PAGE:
A common malady, irritable bowel syndrome (IBS) causes pain and digestive disruption. It has received increasing recognition in recent years, in part due to its prevalence and its broad undertreatment. The discomfort and GI dysfunction that it causes occur because of the dis-coordination of the muscular movements of the intestines, especially the large bowel. The cause is not known, but stress, family history, gender (occurs more commonly in women) as well as diet and other lifestyle factors play a role.
|With its high incidence, IBS is a condition that Lourdes GI service stands ready to care for with practiced expertise. The goal is to find the steps that work best to minimize the condition for each patient.|
The bowels use gentle rhythmic motion to move food and waste through the digestive tract. When this motion becomes erratic and irregular, spastic, or two rapid or two slow, digestion gets compromised and the individual may experience:
- mucus in the stool;
- and cramps.
IBS can also cause urgency of elimination, especially during physical activity.
Examing Symptoms, Ruling Out Other Causes, Addressing the Syndrome from Several Angles
Lourdes GI experts diagnose IBS almost exclusively through taking a medical and family history, through evaluating symptoms, and through performing a physical exam. Other conditions can cause the same symptoms, but IBS is a chronic, usually lifelong syndrome, though its symptoms may be highly intermittent, waxing and waning from one week, month or year to the next. For some patients, symptoms are triggered or relieved by eating or having a bowel movement. Fortunately, IBS is benign in the sense that it does not cause or increase the risk of inflammation, cancer or other more potentially serious conditions within the intestines.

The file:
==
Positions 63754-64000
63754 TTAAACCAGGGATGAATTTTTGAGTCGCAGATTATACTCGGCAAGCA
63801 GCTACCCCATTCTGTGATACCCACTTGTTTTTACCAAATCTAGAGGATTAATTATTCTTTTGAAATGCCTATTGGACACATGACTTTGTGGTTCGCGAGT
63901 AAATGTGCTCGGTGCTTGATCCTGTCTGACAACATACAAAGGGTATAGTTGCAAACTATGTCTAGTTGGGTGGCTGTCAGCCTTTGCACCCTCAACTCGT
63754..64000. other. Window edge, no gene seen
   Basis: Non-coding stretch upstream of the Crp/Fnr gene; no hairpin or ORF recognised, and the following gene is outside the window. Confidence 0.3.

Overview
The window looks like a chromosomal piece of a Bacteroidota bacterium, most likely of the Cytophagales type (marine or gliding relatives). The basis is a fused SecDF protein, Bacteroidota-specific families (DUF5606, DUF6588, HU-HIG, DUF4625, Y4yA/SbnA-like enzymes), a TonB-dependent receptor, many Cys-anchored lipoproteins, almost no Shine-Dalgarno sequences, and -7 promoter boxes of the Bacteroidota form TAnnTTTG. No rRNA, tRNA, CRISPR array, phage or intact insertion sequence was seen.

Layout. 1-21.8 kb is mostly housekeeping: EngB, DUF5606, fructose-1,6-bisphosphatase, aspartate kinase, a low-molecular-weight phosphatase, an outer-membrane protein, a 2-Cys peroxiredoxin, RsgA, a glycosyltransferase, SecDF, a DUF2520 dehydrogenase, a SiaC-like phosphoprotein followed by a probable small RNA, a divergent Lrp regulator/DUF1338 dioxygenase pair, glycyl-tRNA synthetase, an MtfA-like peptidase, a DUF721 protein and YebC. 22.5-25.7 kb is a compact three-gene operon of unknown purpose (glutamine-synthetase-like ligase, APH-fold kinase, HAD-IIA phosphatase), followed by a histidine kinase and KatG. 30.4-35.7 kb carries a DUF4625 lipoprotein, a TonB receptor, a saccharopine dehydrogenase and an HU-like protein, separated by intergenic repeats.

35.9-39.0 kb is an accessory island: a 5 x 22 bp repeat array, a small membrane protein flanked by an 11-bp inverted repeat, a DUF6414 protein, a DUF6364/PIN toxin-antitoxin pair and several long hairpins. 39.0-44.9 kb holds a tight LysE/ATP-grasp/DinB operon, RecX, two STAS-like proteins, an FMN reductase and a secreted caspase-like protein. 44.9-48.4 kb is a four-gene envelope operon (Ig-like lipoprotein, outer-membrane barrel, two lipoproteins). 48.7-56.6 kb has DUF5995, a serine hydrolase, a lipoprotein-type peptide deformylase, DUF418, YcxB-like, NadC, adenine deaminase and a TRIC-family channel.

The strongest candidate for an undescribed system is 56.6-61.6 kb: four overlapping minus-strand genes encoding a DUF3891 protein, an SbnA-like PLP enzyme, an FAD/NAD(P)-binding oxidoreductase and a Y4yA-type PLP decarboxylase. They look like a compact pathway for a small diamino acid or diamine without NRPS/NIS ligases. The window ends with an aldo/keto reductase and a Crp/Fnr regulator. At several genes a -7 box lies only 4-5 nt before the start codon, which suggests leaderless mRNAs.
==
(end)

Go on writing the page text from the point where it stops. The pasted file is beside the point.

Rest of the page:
No definitive tests exist for IBS, only tests to rule out other causes of symptoms. But once other possible explanations have been considered and IBS identified as the cause, the Lourdes team can help patients by recommending a variety of noninvasive steps that often serve to reduce the manifestations of the disease. These include:
- exercise. IBS has a complex neurologic basis, and for this reason exercise helps to relax and normalize GI function for some patients.
- dietary changes. This may involve keeping a dietary log that can help to identify the foods more likely to cause distress from IBS; for example, some patients find that foods that are high in fat exacerbate the condition.
- medications. Neuromuscular antispasmodics can serve to even out and relax intestinal contractions. Antidepressant medications in low doses can also calm the activity of neurons that control the intestines.
- stress reduction. Changing the types and amount of stresses to which individuals expose themselves can have an impact on IBS severity, as can education and adaptation in coping with stress. Techniques in relaxation and stress reduction, including yoga, massage or meditation, prove helpful for some patients.
- other alternative treatments. Some patients find success with biofeedback, acupuncture, herbs, hypnosis or probiotics (to counter a possible cause in some patients of intestinal bacteria overgrowth).
Normalizing GI Stimulation
Medications for many patients help relieve some or all of the symptoms of the condition, especially when used in conjunction with lifestyle adjustments. The digestive tract contains more nerve endings than any other single area of the body, other than the central nervous system. It is intimately affected by brain signals, including sometimes-excessive ones related to mood and anxiety.
Today, IBS is widely thought of as the most common reason patients are referred to a gastroenterologist. The syndrome can be severe enough to compromise or disable a person’s ability to sustain work, travel or social events, or certain physical activities. For many patients, IBS may wholly or partly resolve, temporarily or permanently, with time. For many other patients, though, contending with IBS and finding ways to limit its impact is a permanent effort.
Lourdes gastroenterologists are extensively experienced with diagnosing and caring for IBS. They can counsel patients and help them manage, reduce and sometimes resolve their symptoms.